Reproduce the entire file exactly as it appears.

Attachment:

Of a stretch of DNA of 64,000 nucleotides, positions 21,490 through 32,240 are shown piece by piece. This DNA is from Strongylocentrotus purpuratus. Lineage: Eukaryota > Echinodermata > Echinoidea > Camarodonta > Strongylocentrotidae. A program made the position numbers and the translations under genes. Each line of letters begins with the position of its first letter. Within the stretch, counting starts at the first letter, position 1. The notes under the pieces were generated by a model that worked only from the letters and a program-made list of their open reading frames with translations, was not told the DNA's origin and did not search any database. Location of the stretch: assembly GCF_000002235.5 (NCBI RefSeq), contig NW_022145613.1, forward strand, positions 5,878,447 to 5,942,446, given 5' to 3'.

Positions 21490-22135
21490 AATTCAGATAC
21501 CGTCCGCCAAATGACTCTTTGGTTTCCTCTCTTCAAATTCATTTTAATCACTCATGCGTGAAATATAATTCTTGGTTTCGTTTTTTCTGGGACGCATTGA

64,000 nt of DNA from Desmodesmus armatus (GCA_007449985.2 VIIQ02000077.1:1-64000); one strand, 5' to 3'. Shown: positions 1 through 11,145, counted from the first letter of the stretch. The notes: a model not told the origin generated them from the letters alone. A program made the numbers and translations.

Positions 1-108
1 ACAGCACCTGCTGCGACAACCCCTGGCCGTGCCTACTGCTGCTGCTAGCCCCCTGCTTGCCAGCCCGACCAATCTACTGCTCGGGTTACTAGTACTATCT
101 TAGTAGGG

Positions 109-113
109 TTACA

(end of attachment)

Of a stretch of DNA of 64,000 nucleotides, positions 21,490 through 32,240 are shown piece by piece. This DNA is from Strongylocentrotus purpuratus. Lineage: Eukaryota > Echinodermata > Echinoidea > Camarodonta > Strongylocentrotidae. A program made the position numbers and the translations under genes. Each line of letters begins with the position of its first letter. Within the stretch, counting starts at the first letter, position 1. The notes under the pieces were generated by a model that worked only from the letters and a program-made list of their open reading frames with translations, was not told the DNA's origin and did not search any database. Location of the stretch: assembly GCF_000002235.5 (NCBI RefSeq), contig NW_022145613.1, forward strand, positions 5,878,447 to 5,942,446, given 5' to 3'.

Positions 21490-22135
21490 AATTCAGATAC
21501 CGTCCGCCAAATGACTCTTTGGTTTCCTCTCTTCAAATTCATTTTAATCACTCATGCGTGAAATATAATTCTTGGTTTCGTTTTTTCTGGGACGCATTGA

64,000 nt of DNA from Desmodesmus armatus (GCA_007449985.2 VIIQ02000077.1:1-64000); one strand, 5' to 3'. Shown: positions 1 through 11,145, counted from the first letter of the stretch. The notes: a model not told the origin generated them from the letters alone. A program made the numbers and translations.

Positions 1-108
1 ACAGCACCTGCTGCGACAACCCCTGGCCGTGCCTACTGCTGCTGCTAGCCCCCTGCTTGCCAGCCCGACCAATCTACTGCTCGGGTTACTAGTACTATCT
101 TAGTAGGG

Positions 109-113
109 TTACA